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Trump's Nationalism Was MIA During the State of the Union Speech

Trump's Nationalism Was MIA During the State of the Union Speech

Trump said that "we must reject the politics of revenge."

Donald Trump’s State of the Union speech, which called for “a new era of cooperation,” had a homiletic character to it. Earlier in the day, as the New York Times reported, Trump had called Joe Biden “dumb” and Senator minority leader Chuck Schumer “a nasty son of a bitch.” Now, on Capitol Hill, Trump performed a U-turn.

He evoked America’s past triumphs, celebrating members of the greatest generation and honoring astronaut Buzz Aldrin, and called for unity. The members of the audience that he called out to were uniformly impressive, from a little girl suffering from cancer to a police officer who risked his life to save worshippers at the Tree of Life synagogue in Pittsburgh. The most moving moment came when Congress sang “Happy Birthday” to a survivor of the Tree of Life shooting.

For his part, Trump never offered a bold vision—the nationalist, anti-globalist message of his campaign and inaugural address was almost completely absent. There was no theme that set the stage for the 2020 campaign beyond vague assurances that the economy is thriving and that America will never become socialist. Perhaps most notably, the phrase “America First” didn’t even appear until the very end of his address. Instead, he bragged that he had managed to secure “$100 billion in defense spending from our NATO allies. They said it couldn’t be done.” The cold, hard truth is that Trump offered no audacious initiatives, no explanation for how he would build a wall.

From the outset, the question hovering over his speech was whether America can create an “amazing” new life in the twenty-first century that Trump spoke about, including making the middle class “more prosperous than ever before.” He offered numerous references to the heroism of World War II veterans, alluding to the liberation of Dachau by American soldiers, though he never mentioned the fact that Russia bore the brunt of the fighting against the Nazis on the eastern front and that it liberated many of the concentration camps, including Auschwitz.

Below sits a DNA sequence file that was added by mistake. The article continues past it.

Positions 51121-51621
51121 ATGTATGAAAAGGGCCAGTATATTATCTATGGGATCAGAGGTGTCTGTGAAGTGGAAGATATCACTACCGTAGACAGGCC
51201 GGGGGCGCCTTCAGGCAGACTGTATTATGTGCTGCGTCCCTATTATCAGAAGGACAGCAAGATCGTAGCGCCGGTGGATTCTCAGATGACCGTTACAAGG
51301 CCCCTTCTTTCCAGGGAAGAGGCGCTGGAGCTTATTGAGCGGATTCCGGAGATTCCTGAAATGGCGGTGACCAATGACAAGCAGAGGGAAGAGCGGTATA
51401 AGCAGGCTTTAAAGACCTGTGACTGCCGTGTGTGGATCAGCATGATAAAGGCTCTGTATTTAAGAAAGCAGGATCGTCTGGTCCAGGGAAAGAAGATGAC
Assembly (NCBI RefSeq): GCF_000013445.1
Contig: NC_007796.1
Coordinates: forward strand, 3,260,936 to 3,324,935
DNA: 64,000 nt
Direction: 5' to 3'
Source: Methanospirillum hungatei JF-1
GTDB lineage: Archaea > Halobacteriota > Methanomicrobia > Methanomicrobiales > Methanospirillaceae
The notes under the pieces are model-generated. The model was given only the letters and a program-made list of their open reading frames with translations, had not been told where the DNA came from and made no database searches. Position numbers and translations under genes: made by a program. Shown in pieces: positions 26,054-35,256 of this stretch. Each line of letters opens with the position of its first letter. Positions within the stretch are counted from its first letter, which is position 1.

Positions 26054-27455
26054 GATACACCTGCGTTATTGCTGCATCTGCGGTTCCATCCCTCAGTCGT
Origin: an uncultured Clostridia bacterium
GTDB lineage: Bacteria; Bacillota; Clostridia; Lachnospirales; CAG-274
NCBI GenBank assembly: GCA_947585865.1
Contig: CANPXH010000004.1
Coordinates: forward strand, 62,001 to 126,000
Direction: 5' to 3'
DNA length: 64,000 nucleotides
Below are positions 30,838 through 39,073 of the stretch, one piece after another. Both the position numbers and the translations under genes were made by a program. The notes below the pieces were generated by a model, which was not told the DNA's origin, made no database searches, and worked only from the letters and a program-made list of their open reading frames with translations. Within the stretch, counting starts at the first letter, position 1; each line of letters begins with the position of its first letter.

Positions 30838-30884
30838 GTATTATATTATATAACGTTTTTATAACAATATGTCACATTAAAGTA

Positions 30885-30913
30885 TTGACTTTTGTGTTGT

Consistent with his emollient approach, Trump said, “We must reject the politics of revenge.” Instead, “compromise” and a focus on the “common good” is necessary. “Together we can break decades of political stalemate,” he declared.

At the same time, Trump sought to defend his immigration policies. He spoke of sending an additional 3,750 troops to the border and called illegal immigration “a moral issue.” In this regard, Trump rehearsed the lines he has employed before about sex trafficking and smuggling, deeming it “modern day slavery.” He focused on the presence of MS-13 in some twenty states, arguing that until “we secure our border they’re going to keep streaming right back in.” He defiantly declared about a wall, “I will get it built.” But how?

When it came to foreign policy, his most audacious statement was that “Great nations do not fight endless wars,” a signal that he continues to seek to exit Syria and Afghanistan. But he only treated relations with Russia and China cursorily. “We really have no choice” but to repudiate the INF treaty, he said. His statement about where America is headed on arms-control was pure Boltonism. “We will outspend and out-innovate all others by far”—in essence Trump was threatening a new arms race with China and Russia.

At the same time, he painted a rosy picture of events in North Korea, stating if “I had not been elected president of the Untied States we would be in a major war with North Korea”—an outlandish statement given that previous American presidents have all viewed the prospect of a fresh land war in Asia with horror. A second summit in Vietnam, we were told, would go a long way to solving any remaining difficulties with Pyongyang. Meanwhile, Iran, which “does bad, bad things,” remains a target of his ire even though it has not developed nuclear weapons in contrast to North Korea.

Trump’s peroration was that “Our most exciting journeys still await.” But he never said how he would embark upon them.

Jacob Heilbrunn is the editor of the National Interest. You can follow him @Jacobheilbrunn.

Image: Reuters.